The myth of the common-law wife / husband still prevails, and it’s important to explain carefully to cohabiting couples the complexity of trust law for cohabitants. In particular, if one member of the couple is putting more money into the purchase of the property as a result of their parents’ financial assistance, they need to hold the property as tenants in common, with a declaration of trust as to beneficial interest, instead of registering as joint tenants. This may be the simplest and most cost-effective way to protect the unmarried couple’s respective interests when they are buying together. It is still surprising how many people tick the joint tenant box in form TR1, even though they have made unequal contributions. In the absence of fraud or duress, this means it is unlikely in law that the division of proceeds will be anything other than equal. However, contrast the situation in which the parents are loaning money to their son to put down a deposit on his first property. The son has a long-term girlfriend, and they have discussed moving in together, but have not yet done so.
The first point to make is that, under new mortgage affordability rules, the deposit from his parents will need to be disclosed to the mortgage lender. Mortgage companies will treat the loan as a debt owing, which could affect the credit scoring of the son, and may present a problem in him raising the mortgage.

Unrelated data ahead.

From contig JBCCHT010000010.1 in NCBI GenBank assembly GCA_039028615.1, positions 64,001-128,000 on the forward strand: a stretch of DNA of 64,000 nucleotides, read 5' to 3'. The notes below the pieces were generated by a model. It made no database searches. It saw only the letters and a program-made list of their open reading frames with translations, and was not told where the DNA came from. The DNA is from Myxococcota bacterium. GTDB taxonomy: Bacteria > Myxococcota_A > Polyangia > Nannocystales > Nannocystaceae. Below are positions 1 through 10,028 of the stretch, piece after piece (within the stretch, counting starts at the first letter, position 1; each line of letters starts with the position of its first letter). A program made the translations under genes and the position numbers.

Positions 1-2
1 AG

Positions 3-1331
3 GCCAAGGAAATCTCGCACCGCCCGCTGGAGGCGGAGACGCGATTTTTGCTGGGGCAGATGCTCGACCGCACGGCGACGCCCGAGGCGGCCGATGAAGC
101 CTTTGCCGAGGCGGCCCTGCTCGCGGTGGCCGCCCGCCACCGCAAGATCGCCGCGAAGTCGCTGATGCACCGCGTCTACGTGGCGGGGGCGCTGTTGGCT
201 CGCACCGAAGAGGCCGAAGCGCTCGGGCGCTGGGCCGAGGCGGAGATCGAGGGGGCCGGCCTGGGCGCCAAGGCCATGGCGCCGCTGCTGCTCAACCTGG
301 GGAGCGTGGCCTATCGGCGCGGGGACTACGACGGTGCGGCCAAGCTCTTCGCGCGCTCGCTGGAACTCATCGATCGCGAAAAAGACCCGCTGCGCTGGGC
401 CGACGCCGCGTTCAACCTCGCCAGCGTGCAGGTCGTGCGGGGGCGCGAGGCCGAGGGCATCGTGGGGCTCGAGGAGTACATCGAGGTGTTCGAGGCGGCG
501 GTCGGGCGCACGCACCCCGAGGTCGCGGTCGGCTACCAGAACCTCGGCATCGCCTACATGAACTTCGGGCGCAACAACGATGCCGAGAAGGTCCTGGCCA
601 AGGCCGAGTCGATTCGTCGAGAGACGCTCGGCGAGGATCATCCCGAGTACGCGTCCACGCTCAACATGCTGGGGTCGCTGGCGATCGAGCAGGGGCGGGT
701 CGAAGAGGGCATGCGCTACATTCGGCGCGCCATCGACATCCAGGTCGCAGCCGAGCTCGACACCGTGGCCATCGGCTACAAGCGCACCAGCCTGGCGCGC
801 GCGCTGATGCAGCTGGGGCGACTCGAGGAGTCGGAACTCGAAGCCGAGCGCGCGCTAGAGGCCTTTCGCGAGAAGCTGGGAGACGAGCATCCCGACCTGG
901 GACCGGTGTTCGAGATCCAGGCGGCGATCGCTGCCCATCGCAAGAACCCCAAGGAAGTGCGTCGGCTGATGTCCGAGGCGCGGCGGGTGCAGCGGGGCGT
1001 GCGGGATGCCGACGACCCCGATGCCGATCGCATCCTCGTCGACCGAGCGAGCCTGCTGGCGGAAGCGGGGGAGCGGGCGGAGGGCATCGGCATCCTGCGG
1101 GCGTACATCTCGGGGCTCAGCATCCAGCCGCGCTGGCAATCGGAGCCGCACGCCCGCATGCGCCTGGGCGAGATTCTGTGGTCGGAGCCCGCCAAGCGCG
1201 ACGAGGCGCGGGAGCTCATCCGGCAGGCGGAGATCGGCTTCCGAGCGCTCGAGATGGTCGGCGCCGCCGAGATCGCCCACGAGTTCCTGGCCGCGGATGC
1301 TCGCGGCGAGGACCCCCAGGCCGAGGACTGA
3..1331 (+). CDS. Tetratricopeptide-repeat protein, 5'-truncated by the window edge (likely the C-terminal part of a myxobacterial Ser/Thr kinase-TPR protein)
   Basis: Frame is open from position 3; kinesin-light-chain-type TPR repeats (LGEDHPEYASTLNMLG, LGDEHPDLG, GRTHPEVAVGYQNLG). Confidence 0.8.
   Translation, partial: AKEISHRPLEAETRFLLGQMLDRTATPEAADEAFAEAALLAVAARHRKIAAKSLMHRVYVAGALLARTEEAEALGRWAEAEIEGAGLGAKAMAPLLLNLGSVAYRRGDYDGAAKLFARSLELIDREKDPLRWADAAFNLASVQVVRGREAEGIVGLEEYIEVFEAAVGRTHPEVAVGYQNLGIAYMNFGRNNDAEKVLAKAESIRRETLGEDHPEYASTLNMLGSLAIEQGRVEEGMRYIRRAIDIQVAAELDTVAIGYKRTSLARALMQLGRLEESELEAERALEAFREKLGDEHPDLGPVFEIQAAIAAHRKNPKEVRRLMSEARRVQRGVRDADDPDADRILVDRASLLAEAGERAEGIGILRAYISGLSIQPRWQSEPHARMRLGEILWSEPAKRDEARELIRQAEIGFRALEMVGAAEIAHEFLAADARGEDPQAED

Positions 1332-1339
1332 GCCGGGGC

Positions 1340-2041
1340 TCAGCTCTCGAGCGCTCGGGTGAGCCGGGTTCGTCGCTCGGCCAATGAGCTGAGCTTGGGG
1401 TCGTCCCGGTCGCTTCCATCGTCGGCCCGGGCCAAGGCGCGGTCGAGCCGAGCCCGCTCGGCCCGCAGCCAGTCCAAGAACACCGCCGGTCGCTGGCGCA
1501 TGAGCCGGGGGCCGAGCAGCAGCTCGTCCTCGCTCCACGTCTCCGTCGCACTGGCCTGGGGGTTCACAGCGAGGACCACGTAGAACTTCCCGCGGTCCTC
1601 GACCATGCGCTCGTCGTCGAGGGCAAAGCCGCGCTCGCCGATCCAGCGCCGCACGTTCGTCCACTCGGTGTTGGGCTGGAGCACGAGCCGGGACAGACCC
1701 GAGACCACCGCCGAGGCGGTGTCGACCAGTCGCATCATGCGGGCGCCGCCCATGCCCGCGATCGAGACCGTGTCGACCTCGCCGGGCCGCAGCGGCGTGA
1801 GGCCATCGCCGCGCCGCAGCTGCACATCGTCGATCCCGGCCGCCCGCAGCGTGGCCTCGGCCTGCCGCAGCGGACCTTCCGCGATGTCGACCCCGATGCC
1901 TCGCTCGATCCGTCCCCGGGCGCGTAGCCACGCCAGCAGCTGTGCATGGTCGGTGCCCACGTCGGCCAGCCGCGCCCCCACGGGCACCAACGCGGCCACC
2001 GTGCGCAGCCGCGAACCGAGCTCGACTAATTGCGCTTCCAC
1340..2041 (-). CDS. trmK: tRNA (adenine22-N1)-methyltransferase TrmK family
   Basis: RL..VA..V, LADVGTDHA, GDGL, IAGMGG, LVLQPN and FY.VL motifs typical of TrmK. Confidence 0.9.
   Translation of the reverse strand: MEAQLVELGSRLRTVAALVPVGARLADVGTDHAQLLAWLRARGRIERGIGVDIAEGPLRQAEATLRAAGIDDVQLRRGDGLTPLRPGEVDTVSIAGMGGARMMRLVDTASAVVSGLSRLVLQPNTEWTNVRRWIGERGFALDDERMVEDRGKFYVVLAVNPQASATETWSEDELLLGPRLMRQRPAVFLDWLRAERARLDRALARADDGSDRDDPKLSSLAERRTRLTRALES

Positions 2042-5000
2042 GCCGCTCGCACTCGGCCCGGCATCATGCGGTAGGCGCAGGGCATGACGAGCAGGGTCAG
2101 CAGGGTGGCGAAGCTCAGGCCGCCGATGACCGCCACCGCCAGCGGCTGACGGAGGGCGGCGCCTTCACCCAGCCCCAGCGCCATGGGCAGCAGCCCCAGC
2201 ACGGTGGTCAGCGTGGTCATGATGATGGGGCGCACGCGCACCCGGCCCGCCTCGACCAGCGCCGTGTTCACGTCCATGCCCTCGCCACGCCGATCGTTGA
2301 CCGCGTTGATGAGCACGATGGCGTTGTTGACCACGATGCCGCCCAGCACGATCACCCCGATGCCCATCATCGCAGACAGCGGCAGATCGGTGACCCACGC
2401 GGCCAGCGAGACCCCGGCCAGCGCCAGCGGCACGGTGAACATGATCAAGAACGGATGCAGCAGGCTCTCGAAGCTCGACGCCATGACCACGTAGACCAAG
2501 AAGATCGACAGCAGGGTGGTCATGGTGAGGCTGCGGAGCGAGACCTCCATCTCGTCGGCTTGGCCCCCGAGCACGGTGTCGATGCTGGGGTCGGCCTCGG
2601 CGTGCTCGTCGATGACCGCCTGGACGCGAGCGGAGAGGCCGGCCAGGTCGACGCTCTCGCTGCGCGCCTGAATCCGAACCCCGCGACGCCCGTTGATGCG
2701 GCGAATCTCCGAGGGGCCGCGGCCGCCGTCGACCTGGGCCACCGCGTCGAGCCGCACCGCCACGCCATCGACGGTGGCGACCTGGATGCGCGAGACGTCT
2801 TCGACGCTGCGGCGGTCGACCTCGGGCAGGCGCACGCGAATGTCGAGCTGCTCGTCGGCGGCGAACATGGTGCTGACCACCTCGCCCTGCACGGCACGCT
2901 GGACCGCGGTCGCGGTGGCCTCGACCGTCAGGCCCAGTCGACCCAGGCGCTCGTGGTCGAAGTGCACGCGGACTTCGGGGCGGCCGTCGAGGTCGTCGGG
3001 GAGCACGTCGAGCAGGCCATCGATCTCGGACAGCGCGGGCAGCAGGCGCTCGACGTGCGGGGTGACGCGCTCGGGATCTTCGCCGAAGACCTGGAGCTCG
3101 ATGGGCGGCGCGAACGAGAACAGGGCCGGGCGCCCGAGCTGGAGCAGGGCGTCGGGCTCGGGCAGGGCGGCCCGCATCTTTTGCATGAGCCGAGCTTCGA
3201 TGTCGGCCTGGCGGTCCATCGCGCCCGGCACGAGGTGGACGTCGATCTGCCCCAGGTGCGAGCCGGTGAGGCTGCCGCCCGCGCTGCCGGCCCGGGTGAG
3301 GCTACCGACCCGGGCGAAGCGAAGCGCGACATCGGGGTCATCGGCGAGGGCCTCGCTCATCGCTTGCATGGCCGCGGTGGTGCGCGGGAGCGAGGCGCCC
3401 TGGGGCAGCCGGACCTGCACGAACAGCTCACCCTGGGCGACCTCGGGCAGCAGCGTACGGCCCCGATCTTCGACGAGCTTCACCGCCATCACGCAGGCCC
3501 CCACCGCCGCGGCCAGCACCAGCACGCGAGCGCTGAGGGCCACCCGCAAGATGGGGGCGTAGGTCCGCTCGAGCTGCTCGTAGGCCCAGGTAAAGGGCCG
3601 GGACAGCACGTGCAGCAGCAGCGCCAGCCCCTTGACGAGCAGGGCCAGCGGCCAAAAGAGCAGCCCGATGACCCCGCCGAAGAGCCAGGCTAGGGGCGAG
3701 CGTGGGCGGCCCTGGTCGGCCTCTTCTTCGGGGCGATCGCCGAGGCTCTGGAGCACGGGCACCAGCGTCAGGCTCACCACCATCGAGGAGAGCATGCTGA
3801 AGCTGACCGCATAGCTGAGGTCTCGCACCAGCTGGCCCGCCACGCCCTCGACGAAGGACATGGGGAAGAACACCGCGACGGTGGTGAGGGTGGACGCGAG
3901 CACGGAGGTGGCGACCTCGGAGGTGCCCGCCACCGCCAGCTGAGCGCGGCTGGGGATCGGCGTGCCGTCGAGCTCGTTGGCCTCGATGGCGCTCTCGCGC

His parents don’t expect him to repay their investment and are happy to confirm it is a gift, but are worried about their son’s girlfriend being able to claim part of the money if their relationship fails. In these circumstances, one option would be for the son to ask his girlfriend to enter into a ‘living together agreement’, to set out the basis on which they are going to cohabit. Their agreement could set out what contributions they will each make to the household; what, if any, interest his girlfriend will have in the property; and how the initial deposit from his parents will be treated. This can be prepared by a family or private client lawyer, although it is unlikely to carry any legal weight as it is not a contractual document.
By contrast, married couples have a whole range of financial obligations and responsibilities between them, and whether a property is owned in one party’s sole name or jointly may be irrelevant. The parties may have expressly stated their beneficial interest in the property by way of a declaration of trust, and while the judge will take into account contributions brought into the marriage when making a decision as to the division of capital assets and income under section 25 of the Matrimonial Causes Act 1973, this can be overridden by the courts if the financial needs of the parties, and particularly any children, are paramount in arriving at a different division of assets. It is often in this scenario that the issue of the ‘soft loan’ from one parent arises.